U.S. security policy toward Europe: The next phase
One of the most frequently asked questions about President Donald Trump’s foreign policy is what it plans to do about Europe. The answer to that is now clearer, though not necessarily the disaster for transatlantic relations that the G7 summit in Quebec appeared to be. What Washington has in mind is unsettling enough – regional stability and security, yes, but through bilateral engagement, and with much more combative economic policies.
China refreshens old promises to open up its domestic market
Chinese President Xi Jinping’s April pledge to allow more foreign competition in the country’s manufacturing and financial services sectors, and to respect Western companies’ intellectual property rights, momentarily eased the tension between Washington and Beijing. However, even if China implements these concessions, they will not suffice to eliminate the huge, deepening deficit in U.S. trade with the Asian country.
Cuba in transition
Cuba will get a new leader in April, after President Raul Castro hands over the presidency to First Vice President Miguel Diaz-Canel. As the country tentatively introduces decentralizing reforms and embraces globalization, the new leadership will have to answer the question of how much freedom it can allow while retaining a tight political and economic grip over the country.
GIS Dossier: China’s Africa strategy
Beijing’s 1996 Going Out strategy called for trade and investment in developing countries to secure energy and raw materials for its accelerating economy. Two decades later, China’s relationship with Africa is evolving into a mature, balanced system of economic and political interests.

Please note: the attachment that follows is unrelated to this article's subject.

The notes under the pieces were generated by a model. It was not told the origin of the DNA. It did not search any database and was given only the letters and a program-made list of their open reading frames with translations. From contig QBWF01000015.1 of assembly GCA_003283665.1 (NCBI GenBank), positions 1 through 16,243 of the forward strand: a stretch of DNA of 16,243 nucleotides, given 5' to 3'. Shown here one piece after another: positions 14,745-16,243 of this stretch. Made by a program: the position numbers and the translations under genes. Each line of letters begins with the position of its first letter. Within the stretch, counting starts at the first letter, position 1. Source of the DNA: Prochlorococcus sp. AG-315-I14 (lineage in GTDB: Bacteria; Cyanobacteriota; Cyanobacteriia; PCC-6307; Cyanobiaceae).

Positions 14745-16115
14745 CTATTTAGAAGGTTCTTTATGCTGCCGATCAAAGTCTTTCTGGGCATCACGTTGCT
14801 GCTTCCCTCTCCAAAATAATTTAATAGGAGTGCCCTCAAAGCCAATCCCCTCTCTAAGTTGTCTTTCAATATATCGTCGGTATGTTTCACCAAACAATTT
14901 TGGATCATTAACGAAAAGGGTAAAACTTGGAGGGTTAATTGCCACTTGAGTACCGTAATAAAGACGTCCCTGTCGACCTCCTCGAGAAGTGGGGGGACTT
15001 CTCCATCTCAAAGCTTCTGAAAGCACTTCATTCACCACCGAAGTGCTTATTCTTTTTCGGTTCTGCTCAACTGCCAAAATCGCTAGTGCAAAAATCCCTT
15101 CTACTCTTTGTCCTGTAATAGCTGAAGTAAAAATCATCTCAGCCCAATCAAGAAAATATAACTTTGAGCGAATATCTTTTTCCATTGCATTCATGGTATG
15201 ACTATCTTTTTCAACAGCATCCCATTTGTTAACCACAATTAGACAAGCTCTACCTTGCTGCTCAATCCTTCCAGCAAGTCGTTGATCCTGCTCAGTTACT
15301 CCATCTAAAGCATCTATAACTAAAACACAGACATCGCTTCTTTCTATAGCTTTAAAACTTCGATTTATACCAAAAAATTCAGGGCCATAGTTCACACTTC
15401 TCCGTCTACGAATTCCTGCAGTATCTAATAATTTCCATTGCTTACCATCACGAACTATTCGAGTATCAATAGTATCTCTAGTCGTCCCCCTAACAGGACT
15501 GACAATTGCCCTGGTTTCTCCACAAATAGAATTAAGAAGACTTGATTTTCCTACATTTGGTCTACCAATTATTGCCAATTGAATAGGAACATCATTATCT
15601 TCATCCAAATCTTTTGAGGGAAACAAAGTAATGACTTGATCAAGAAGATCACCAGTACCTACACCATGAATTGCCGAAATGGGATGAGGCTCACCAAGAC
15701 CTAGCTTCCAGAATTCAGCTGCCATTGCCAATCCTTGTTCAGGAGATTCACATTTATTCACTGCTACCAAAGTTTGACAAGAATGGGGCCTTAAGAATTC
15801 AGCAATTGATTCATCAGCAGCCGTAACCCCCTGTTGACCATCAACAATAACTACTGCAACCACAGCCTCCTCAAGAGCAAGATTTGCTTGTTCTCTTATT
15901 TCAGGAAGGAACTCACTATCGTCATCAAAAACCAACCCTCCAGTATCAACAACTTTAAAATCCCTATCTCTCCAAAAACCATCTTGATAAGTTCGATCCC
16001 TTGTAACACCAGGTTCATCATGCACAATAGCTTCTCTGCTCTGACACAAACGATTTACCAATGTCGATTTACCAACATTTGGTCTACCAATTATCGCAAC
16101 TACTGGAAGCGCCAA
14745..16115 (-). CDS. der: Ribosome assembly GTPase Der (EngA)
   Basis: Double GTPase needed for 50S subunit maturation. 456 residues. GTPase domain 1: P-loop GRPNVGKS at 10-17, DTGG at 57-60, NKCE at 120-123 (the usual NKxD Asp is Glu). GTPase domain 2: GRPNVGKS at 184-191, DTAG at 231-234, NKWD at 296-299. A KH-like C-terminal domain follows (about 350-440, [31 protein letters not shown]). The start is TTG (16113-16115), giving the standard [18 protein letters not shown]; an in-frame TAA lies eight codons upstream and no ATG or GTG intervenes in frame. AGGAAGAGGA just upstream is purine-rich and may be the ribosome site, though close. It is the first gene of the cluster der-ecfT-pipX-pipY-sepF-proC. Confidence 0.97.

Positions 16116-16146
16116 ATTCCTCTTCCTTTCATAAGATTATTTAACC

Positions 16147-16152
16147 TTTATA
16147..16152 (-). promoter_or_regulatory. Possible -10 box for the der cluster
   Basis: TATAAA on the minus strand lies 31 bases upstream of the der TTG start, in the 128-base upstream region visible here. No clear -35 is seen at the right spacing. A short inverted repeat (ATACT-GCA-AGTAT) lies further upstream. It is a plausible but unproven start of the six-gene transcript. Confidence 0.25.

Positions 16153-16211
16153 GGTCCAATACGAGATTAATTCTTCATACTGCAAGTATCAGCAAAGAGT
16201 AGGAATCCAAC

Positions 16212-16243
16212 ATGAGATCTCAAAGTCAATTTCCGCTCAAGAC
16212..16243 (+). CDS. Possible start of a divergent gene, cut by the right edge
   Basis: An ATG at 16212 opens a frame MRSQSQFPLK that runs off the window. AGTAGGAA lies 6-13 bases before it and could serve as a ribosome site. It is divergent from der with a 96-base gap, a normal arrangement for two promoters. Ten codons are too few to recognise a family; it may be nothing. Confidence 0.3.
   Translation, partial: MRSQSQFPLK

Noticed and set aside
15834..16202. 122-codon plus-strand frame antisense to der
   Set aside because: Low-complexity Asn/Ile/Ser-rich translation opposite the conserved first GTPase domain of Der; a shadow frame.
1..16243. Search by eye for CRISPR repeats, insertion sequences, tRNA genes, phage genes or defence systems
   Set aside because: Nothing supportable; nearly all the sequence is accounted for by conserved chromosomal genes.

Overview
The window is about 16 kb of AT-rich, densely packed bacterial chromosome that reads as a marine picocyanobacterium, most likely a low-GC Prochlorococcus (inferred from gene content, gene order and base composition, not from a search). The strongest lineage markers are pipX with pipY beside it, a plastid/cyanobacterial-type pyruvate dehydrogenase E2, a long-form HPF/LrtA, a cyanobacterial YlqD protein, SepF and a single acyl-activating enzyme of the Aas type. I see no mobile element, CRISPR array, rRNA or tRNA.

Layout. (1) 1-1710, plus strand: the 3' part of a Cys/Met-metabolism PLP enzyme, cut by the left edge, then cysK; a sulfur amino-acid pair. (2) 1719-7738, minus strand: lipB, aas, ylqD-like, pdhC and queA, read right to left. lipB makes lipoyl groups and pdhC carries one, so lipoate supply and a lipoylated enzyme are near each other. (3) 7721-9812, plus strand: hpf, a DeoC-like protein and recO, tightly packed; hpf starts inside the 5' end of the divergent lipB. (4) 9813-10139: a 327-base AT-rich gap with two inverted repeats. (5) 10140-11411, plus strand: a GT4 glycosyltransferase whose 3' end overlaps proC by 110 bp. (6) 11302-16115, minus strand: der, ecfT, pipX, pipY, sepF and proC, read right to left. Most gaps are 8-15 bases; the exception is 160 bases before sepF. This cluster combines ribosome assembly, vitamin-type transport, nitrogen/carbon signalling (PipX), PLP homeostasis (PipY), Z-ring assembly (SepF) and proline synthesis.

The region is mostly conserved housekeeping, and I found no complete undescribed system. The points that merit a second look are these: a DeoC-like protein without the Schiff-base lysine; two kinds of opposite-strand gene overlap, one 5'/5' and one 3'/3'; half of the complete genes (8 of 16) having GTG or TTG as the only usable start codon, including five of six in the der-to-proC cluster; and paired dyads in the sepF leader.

Jokowi’s prospects and Indonesia’s future
Indonesian President Joko Widodo – better known as Jokowi – has run up against tough political resistance. He is learning the hard way that the country’s cumbersome bureaucracy does not react as quickly as the businesses he has run. But despite some mistakes, he still retains public support due to his focus on economic development and infrastructure. If he can see his ambitious initiatives through and make Indonesia a “Global Maritime Fulcrum,” the country would play a pivotal geopolitical role.
In Chile, stagnation and stasis despite shifting politics
The old party coalitions are breaking down in Chile, while new rules could shake up congressional representation. With the economy stuck in low gear, voters are frustrated. But despite all this, the country looks likely to elect a familiar face in November – former President Sebastian Pinera. If he wins, it will mark unprecedented stasis in Chilean politics since the end of the Pinochet dictatorship.
Taiwan’s fate tied to Tsai’s New Southbound Policy
Now that Taiwan has elected a president from a party that has no desire for Chinese unification, Beijing is stepping up pressure on the island, keeping it out of international organizations and stealing away allies. President Tsai Ing-wen’s New Southbound Policy aims to counter those moves by strengthening economic ties and the country’s soft-power tools. Its failure could erode the pillars upon which Taiwan’s independence is built.